Bloomberg CMO Bigley: Marketing A ‘Well-Informed Perspective’ Pays
While Bloomberg is one of the original digital-first companies, it didn’t pay much attention to marketing until recently. CMO Deirdre Bigley discusses her strategy, her challenges, and her boss, Mike Bloomberg.
Deidre Bigley is not new to Bloomberg LP, but she is relatively new to the chief marketing officer role.
Bigley was head of marketing communications for the global company for almost five years before being tapped to take over marketing—or, perhaps, “create” marketing is more precise. Bigley explained that, while Bloomberg is one of the original digital-first companies, it didn’t pay much attention to marketing until recently.
We had the chance to chat with Bigley about this, what she learned from her days at IBM, and a bit about Michael Bloomberg’s work style (hint: no corner office for Mike).
CMO.com: Much of your background is in marketing at IBM. How did you move from there to Bloomberg?
Bigley: Well, it’s the typical networking story. I had worked for a woman, Maureen McGuire, at IBM for more than 10 years. She left the company at one point to consult with Bloomberg about how to start a marketing organization. Believe it or not, until recently this 30-year-old company didn’t have a formal marketing organization.
They eventually actually wound up offering her the CMO job. She called me at IBM, where I had now been for 13 years. The thought of starting something from scratch with someone you really enjoy working with, well, it just felt like something I couldn’t pass up.
It was a totally different industry, a completely different culture from IBM; everything was going to be different. It was kind of a fun, though, just to start something brand new. Every single decision you’re making every day builds the department.
CMO.com: IBM is a marketing juggernaut. What did you bring from that tech world to this media world?
Bigley: There is a consumer side to our business, but the bulk of what we do is B2B. So from the Bloomberg perspective, the Core Terminal is our premier product, and it is where we invest the bulk of our time and energy.
So more than 50% of our time is spent on the financial-product side of the house. The other portion is more B2C.
CMO.com: And you found things that transferred over from your days at IBM?
Bigley: Sure. The great thing about IBM is that you’re really not allowed to be one-dimensional. I went there as an advertising person, having come from Ogilvy & Mather, and you spend a lot of time in advertising at IBM. But they really do insist that you move forward, that you get other experiences.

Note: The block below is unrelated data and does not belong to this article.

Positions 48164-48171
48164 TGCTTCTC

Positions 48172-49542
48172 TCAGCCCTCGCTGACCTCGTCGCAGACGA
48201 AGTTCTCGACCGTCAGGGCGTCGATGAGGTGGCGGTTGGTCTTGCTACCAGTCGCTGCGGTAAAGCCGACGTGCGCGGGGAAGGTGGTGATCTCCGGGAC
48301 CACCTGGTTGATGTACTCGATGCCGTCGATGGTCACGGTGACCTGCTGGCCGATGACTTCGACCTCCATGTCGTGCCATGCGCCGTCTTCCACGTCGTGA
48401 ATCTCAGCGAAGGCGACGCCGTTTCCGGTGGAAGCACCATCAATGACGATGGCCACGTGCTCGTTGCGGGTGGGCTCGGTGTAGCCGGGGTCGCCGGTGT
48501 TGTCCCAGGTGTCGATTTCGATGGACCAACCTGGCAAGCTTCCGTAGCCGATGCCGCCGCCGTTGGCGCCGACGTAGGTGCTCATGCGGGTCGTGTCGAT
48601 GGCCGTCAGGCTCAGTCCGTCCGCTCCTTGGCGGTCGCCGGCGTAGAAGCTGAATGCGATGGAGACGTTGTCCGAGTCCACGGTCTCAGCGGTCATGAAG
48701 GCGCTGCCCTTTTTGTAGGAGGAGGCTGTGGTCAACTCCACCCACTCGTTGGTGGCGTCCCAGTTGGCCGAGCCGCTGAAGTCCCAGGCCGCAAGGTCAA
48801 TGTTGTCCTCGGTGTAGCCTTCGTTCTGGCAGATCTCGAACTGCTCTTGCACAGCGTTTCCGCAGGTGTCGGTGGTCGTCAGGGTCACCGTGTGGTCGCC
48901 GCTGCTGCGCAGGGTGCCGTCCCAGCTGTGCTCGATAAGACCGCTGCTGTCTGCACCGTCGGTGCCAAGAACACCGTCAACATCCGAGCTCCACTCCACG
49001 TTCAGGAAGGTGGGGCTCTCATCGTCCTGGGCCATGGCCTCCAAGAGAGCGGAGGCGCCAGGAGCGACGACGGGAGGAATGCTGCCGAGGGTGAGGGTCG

So I went into the Americas sales organization, where you do a lot of sales support and pipeline development, that kind of work. A sales organization was completely foreign to me at the time. If I hadn’t had that experience—and also worked in software sales in a similar capacity, overseeing and making sure that the pipeline was filled—I don’t think I could do the job here with advertising and brand experience.
Bloomberg is a very product-led company. But those products, the way we handle our products, and the way we work with our customers has led to a great brand. It’s a company that’s going out there and talking daily in a big way, like an IBM, about the brand. It is really about our products, how our products are working for our customers, what our customer service like, how we make the product stickier for our customers, and how we educate them on new things about the products.
So it’s much more in the vein of what I was doing in the Americas for IBM rather than on the advertising side, although the advertising side definitely does help because Bloomberg is very big on its brand. It’s very important that everything we do here on the product side leads up to what is really intensive to the brand.
CMO.com: So you made the move in the middle of this digital transformation and revolution. What was that like?